February 2, 2009

19 grizzlies died in Alberta last year

Nineteen grizzly bears were killed in Alberta, Canada, last year, a number Canadian wildlife experts worry further endanger the threatened bruins' survival.

Six grizzlies were killed after it was determined they posed risks to humans. Six more were killed in self-defense, four by road or rail accident, and others by native subsistence hunters, an illegal kill or unknown reasons, the Calgary Herald reported Monday.

The total compared with nine in 2007 and was the most since 2005 when 10 of the 23 grizzlies killed were by licensed hunters. The province, which has 500 or fewer grizzlies, banned hunting them three years ago.

There's no specific reason as to why this year was any different from last year or the year before -- besides that it's just a natural fluctuation in the data, said Darcy Whiteside, spokesman for Alberta Sustainable Resource Development. It's not natural, of course.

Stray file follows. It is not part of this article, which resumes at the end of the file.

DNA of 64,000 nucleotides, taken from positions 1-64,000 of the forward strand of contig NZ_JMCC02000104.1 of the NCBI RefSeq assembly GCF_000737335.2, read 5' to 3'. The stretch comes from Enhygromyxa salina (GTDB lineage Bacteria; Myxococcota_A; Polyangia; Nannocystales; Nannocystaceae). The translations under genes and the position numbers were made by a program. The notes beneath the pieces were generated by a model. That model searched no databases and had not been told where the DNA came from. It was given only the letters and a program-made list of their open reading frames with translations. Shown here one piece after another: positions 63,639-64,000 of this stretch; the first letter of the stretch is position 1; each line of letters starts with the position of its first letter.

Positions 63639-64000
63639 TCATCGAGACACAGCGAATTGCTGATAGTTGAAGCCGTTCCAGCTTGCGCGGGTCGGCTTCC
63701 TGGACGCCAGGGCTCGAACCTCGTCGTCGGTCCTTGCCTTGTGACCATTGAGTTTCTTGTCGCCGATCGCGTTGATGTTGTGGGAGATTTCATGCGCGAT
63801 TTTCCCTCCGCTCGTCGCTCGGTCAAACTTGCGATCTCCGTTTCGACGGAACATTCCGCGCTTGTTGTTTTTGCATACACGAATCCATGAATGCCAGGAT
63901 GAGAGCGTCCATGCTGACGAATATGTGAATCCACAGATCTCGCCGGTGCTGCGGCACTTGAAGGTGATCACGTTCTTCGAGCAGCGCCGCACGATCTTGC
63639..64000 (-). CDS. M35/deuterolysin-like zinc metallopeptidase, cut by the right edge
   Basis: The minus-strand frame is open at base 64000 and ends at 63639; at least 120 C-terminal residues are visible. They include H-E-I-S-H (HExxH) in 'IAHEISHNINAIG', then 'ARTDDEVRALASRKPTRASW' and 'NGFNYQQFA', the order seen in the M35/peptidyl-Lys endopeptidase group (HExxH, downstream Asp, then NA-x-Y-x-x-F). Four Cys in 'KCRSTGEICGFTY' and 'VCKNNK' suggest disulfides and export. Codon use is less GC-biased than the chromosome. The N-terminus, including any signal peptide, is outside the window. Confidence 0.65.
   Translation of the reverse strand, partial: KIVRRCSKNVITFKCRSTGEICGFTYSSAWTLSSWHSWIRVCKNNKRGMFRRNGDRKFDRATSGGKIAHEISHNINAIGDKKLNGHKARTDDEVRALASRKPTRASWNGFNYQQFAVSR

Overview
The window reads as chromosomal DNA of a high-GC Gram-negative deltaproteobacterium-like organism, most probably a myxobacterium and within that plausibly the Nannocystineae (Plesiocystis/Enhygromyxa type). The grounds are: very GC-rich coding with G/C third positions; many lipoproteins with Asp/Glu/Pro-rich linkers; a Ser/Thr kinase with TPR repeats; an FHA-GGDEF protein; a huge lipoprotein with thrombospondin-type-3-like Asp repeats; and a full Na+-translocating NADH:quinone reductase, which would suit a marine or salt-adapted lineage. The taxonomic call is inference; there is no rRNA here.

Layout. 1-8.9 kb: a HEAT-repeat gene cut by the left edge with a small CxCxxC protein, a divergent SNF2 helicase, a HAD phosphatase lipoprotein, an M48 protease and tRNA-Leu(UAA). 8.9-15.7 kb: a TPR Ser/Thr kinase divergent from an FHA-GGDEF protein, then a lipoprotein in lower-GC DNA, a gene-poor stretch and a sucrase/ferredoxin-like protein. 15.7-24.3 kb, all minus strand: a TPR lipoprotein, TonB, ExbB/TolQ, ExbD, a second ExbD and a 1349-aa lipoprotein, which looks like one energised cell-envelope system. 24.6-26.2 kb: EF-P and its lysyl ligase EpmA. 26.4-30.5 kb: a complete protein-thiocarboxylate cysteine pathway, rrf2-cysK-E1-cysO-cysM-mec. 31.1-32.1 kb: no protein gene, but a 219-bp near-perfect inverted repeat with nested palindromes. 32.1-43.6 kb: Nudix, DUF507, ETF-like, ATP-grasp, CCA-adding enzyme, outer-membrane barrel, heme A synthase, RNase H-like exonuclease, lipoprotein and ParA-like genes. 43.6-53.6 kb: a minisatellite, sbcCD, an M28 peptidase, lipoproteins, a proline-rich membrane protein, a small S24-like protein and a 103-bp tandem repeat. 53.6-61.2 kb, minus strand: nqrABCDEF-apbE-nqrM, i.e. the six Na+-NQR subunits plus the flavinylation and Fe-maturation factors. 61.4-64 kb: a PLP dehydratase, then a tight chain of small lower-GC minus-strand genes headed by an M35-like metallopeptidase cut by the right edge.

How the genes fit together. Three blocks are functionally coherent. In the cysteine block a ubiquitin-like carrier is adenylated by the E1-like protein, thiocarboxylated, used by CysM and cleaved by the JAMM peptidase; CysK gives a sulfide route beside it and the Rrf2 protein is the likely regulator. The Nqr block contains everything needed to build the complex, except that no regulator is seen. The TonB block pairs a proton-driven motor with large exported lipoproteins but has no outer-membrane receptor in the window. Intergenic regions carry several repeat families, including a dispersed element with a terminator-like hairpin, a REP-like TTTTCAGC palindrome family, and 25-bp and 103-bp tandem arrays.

Robert Barclay, a University of Calgary biologist and grizzly expert, said last year's rate is a worrying number. However, the long-range effect on the bears' population was hard to project, he said.

Carl Morrison of the group Action Grizzly Bear said the total may even have been higher because some deaths go uncounted. He said the province needs to do more to protect the grizzlies and foster their comeback.